Another one that I always think of. When I was in college there was one girl who just always acted goofy. She was a year behind me and I spent some time as her mentor when we were at the hospital. She did crazy things and managed to irritate the doctors to no end. Finally, she was made to drop out for a year. The next time I ran into her she had not only managed to graduate but was on her way to becoming supervisor. She told me she just wasn’t mature enough those first few years. Another perfectly normal person who just was slower to develop.

    We moms all want the best for our children. One thing I know for sure my son has taught me is how unique we all are.

    Patience. Your son will grow up to do great things.

    • solodialogue says:

      Thanks for your support, Teresa. I needed your perspective today. I think Sammy may be a little more advanced that kids his age but it was a hard blow. Patience has never been one of my strong points. I guess I’ll have to try harder!

  2. Grace says:

    I have been in your shoes, and I completely understand what you are saying. When my sister brought my nieces to visit last fall (one of whom is 3 months older than my son, the other almost exactly 2 years younger) I watched this kind of thing for two weeks. I love those girls TO THE GROUND, but they are both light years ahead of my son. It’s very difficult not to get discouraged when reality smacks you upside the head like that.

  3. Brian says:

    Guess what? Our church had 3 other boys born within 4 months of AJ. I feel your pain.

  4. Awww Karen, those days really, really suck. I’m so sorry. I don’t have any wise words about how to deal with it- I honestly avoid other kids like the plague by dropping A. off at the door of his preschool room when possible and making Brian take my turns in the church nursery.

    The “look who’s talking” reference cracked me up. It’s true, they’re like little aliens.

  5. C... says:

    Great prayer. When he starts school it may seem harder at times but once he makes more friends I think he will become a lot more social and make more eye contact. My son is 10 and he still sometimes withdraws, mostly other adults, but he’s come leaps and bounds since he was put in the self-contained Aspergers classroom. He does more than I ever expected, there is hope. Don’t despair.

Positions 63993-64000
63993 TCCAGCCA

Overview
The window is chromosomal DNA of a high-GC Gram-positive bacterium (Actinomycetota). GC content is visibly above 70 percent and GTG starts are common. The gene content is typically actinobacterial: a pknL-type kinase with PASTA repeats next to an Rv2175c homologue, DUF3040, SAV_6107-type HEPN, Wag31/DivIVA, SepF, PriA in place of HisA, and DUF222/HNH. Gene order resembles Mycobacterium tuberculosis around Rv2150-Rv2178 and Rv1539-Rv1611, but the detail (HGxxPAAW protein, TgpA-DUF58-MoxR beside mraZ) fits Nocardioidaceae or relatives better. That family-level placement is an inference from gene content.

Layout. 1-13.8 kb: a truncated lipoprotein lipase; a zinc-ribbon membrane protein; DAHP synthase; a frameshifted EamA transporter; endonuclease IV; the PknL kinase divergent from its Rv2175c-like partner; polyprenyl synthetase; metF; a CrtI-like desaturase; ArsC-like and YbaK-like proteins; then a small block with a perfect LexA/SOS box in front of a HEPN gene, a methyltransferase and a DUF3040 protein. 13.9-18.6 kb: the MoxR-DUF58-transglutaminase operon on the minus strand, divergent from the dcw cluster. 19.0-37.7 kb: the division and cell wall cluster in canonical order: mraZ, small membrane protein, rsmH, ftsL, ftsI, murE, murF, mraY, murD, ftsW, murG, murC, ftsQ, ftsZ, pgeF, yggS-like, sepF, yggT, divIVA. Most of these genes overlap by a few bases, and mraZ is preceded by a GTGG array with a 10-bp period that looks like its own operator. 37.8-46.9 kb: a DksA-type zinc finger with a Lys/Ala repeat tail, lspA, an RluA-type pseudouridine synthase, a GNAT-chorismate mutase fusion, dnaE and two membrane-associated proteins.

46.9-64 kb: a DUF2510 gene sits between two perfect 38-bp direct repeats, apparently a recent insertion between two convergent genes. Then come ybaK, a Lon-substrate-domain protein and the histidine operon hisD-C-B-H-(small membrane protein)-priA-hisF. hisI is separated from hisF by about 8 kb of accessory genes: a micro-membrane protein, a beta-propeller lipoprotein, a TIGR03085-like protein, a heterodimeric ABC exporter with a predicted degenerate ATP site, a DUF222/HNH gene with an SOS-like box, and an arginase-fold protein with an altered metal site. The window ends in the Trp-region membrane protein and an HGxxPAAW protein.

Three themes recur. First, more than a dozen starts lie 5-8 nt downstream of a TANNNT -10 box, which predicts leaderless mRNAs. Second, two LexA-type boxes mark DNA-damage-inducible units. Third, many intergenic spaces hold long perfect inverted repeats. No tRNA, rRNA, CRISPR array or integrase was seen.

6. Amanda says:

    I had been feeling pretty good about my son’s progress.
    (…)
    So. In walks Sammy.

    *sigh*
    I know just what you mean. Things got a lot easier after I spent about 6 months as my son’s aide in a regular class. (That was back at the beginning when services were dragging their feet about the financing. Long story.)

    Anyway, that gave me plenty of time to observe “normal” children and it helped me realize that social intelligence doesn’t necessarily translate into success, academic or otherwise.

    So those comparisons don’t happen as often now but it still hurts when they do. They still make me feel like I was cheated out of the Hallmark child raising experience that everyone loves to gush about. But only for a short while.

    Then the lessons I learned in his classroom come back to me.

  7. Brian says:

    Oh, me again, what we have learned and are struggling to apply is to still feel good about what he does, regardless if it’s way late or an atypical thing. Okay, I’m going to stop cyberstalking these comments.

  8. eof737 says:

    “Please Lord, let him master this skill. He needs this. He needs to catch up.” I feel for you and understand the pain of comparisons. I pray that your longing is heard and met. Everything in it’s on time. Don’t despair. 😉